When watching movies you hardly think of the technicalities of the filmmaking process: the lighting, the sound effects, the score, the lack of score, the cinematography, but Sam Mendes’ “1917” is a masterclass. What makes the film engrossing: actors, plotline and action sequences.

After winning Best Director and Best Motion Picture- Drama at the 77th Golden Globe Awards and besting the “The Rise of Skywalker’s” #1 spot in its nationwide release weekend with $37 million, “1917” has already won over critics and like-minded audiences. 

Director of “Skyfall,” “American Beauty,” and “Spectre,” Mendes goes farther than the seamless tracking shot in its opening scene at the Day of the Dead festival. 

Mendes levels up with his new film. 

“1917” is practically two scenes joined together. 

Cinematographer Roger Deakins and Mendes create the illusion of the entire film being shot in one continuous take. Deakins’ filmography spans multiple genres from “Blade Runner 2049,” to “The Shawshank Redemption” and has received 15 nominations from the Academy, “1917” among them.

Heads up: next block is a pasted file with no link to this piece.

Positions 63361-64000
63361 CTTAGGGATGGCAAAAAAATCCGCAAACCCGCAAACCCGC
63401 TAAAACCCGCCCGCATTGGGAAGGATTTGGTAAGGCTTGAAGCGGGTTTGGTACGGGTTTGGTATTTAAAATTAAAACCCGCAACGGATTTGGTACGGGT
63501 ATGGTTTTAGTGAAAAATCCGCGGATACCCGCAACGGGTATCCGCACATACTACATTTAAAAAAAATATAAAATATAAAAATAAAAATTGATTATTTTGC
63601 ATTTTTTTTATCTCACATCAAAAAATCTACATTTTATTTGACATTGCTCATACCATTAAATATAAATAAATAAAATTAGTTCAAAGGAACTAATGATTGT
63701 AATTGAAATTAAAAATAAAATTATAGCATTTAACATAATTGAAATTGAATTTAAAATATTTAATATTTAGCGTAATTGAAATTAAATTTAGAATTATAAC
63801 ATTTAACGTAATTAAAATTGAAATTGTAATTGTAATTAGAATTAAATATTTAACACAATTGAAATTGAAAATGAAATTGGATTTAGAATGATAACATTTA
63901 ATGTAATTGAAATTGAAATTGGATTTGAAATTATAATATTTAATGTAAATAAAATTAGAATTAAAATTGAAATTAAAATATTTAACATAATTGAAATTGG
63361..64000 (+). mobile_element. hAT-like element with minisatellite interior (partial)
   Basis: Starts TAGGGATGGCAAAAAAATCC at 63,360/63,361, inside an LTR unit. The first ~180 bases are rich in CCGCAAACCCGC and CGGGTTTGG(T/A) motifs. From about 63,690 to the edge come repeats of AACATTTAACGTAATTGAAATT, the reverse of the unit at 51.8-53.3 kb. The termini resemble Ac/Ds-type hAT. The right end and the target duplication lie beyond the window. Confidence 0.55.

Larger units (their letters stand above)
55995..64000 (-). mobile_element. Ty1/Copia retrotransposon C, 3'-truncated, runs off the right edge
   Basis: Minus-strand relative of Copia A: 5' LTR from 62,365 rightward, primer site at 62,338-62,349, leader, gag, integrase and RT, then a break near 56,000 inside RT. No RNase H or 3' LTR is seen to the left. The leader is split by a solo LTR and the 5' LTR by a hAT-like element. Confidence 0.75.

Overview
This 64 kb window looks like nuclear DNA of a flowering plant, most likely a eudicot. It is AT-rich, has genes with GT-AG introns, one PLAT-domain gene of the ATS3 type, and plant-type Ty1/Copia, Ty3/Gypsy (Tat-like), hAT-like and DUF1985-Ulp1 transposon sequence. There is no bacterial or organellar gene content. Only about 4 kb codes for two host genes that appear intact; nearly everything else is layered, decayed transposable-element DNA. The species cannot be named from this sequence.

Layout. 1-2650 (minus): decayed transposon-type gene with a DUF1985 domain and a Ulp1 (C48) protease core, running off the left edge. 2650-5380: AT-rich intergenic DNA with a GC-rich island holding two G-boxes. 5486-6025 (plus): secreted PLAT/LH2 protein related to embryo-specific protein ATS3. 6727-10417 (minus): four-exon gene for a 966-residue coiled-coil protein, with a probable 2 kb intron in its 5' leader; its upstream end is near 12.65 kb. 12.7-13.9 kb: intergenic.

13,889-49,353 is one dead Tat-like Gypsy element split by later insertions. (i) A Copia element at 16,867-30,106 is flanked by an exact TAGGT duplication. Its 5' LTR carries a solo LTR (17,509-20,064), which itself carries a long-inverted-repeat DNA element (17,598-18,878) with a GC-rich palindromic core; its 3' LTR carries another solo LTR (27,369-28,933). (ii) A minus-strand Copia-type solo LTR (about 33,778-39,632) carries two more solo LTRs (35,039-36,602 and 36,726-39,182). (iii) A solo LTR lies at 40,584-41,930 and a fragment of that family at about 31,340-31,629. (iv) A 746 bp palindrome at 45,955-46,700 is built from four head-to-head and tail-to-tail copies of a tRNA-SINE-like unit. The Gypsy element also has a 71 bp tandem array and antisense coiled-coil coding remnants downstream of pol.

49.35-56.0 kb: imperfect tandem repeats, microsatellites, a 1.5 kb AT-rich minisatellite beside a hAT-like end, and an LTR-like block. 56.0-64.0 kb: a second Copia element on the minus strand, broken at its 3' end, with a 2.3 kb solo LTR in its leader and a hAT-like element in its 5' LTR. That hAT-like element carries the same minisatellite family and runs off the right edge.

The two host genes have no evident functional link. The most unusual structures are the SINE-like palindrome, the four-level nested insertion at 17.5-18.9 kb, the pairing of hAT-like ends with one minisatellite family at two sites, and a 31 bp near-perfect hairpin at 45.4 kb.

The immersiveness and intense focus from start to finish is one rarely seen in war films. The technical feat from how the shot was framed to what parts were VFX and which ones were set designed by Oscar-nominated Dennis Gassner. 

The film based on the stories told by Mendes’ Trinidadian grandfather, Alfred Mendes, follows the journey of two soldiers, Lance Corporals 

William Schofield and Tom Blake, delivering a message to an officer on a battlefield, played by George MacKay and Dean Charles Chapman.

MacKay surpasses expectations, conveying emotions typically seen in roles by elite actors. 

In cameos, Benedict Cumberbatch and Richard Madden deliver somewhat weak performances compared to work they have done in the past.

Not quite a masterpiece, “1917” is still one of 2019’s best films. 

Sebastian Guzman